About

“I can not teach anybody anything. I can only make them think.” – Socrates

The Socratic Project is grassroots community building. In the fall of 2011, I (Cindy) came across a web series called Los Americans, about a middle-class, Mexican-American family, the Valenzuelas, living in Los Angeles.

The series covers a number of topics–the meaning of family, job loss, alcoholism, teen pregnancy–and I realized that, while being Mexican-American was an aspect of the story, the story itself applied to every family, including mine. (My family is Caucasian and Asian.)

I watched the series thinking, “I wish someone would create a safe place to talk about these things, where people could calmly discuss ideas without being verbally attacked.”
Then a little voice in my head said, “Maybe it should be me.”
I ignored that voice for several days, but it would not go away, so I gave in and created The Socratic Project.

The Project is named after the Socratic method of teaching, which uses questions to examine ideas and beliefs.

For example, my first semester of law school, my Criminal Law professor called on me to explain the difference between burglary and robbery. I replied that burglary is entering a building with the intent to take property that belongs to someone else, while robbery is the taking of a person’s property from him or her by the threat or use of force.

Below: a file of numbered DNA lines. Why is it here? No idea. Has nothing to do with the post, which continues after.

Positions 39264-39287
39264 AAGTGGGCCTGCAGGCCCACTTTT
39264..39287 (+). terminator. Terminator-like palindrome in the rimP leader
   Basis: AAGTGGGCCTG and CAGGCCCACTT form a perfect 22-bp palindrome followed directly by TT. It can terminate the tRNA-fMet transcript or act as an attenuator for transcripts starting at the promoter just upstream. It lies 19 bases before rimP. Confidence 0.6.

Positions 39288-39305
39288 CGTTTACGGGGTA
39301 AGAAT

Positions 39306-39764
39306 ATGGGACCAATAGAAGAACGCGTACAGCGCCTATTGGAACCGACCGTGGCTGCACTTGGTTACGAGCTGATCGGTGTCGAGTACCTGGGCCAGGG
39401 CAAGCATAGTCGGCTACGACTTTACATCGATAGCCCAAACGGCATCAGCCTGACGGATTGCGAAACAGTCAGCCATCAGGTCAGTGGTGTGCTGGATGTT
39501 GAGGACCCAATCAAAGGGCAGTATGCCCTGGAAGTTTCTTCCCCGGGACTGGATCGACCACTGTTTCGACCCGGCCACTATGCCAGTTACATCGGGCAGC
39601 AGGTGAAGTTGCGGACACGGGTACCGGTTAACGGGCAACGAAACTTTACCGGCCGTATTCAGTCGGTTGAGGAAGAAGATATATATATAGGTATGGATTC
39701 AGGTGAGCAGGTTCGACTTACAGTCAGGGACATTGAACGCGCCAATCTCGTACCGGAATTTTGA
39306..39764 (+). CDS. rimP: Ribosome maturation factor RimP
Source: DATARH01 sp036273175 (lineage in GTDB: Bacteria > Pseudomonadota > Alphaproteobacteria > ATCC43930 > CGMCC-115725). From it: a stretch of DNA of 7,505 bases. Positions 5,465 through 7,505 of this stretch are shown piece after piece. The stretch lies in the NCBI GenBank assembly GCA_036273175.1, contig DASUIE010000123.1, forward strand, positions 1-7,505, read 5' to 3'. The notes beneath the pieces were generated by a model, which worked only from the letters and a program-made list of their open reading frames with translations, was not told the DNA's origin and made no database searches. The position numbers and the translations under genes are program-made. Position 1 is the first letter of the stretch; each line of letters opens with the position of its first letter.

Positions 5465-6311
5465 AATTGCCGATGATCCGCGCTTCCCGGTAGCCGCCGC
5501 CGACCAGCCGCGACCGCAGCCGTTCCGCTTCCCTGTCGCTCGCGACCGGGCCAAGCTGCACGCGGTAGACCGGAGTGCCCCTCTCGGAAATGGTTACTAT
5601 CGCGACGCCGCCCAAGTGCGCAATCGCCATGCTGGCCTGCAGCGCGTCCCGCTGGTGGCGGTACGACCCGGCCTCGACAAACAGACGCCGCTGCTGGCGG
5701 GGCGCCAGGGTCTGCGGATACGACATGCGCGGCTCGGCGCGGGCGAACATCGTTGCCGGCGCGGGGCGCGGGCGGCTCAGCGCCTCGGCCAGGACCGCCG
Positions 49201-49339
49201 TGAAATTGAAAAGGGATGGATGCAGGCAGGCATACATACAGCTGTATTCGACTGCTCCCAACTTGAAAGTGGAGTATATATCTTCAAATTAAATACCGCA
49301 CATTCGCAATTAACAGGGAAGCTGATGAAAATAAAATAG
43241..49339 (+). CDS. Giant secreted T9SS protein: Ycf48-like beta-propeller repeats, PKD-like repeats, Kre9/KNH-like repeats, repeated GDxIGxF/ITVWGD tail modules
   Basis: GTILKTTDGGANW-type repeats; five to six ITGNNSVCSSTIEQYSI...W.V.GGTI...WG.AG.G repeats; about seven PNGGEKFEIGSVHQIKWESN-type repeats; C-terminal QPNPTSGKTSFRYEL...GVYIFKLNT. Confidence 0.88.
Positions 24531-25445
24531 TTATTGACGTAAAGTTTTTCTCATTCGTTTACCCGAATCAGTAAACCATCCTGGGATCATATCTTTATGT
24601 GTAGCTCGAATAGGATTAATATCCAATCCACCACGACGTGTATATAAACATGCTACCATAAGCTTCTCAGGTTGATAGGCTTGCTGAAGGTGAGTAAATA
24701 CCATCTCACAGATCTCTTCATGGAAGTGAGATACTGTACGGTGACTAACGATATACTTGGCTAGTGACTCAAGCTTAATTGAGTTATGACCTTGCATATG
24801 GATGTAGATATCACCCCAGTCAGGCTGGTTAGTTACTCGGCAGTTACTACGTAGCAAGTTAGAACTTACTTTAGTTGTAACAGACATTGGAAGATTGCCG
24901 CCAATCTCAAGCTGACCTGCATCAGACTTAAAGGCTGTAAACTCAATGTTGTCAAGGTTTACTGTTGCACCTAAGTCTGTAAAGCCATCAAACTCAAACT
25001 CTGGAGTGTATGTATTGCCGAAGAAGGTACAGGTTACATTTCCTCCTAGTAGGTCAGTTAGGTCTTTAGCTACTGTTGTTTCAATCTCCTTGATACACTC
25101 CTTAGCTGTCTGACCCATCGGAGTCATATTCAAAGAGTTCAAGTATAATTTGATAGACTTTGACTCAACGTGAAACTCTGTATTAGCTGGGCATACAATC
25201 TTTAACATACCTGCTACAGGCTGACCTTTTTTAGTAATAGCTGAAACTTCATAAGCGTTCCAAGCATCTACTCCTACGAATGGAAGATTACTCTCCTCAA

The Socratic dialogue that followed went like this:

Professor: What do you mean by threat?
Moy: Telling the person that you will harm them if they do not give you what you want.
Professor: What do you mean by harm?
Moy: Harm is injury to the person.
Professor: What do you mean by injury?
Moy: Something that will hurt.
Professor: What do you mean by hurt?

That went on until I became confused, at which point the professor called on the next victim. (I mean, student.)

The mission of The Socratic Project is to promote respectful and constructive discussion about race, religion, and culture. All comments will be moderated. I hope that you will be a part of that conversation.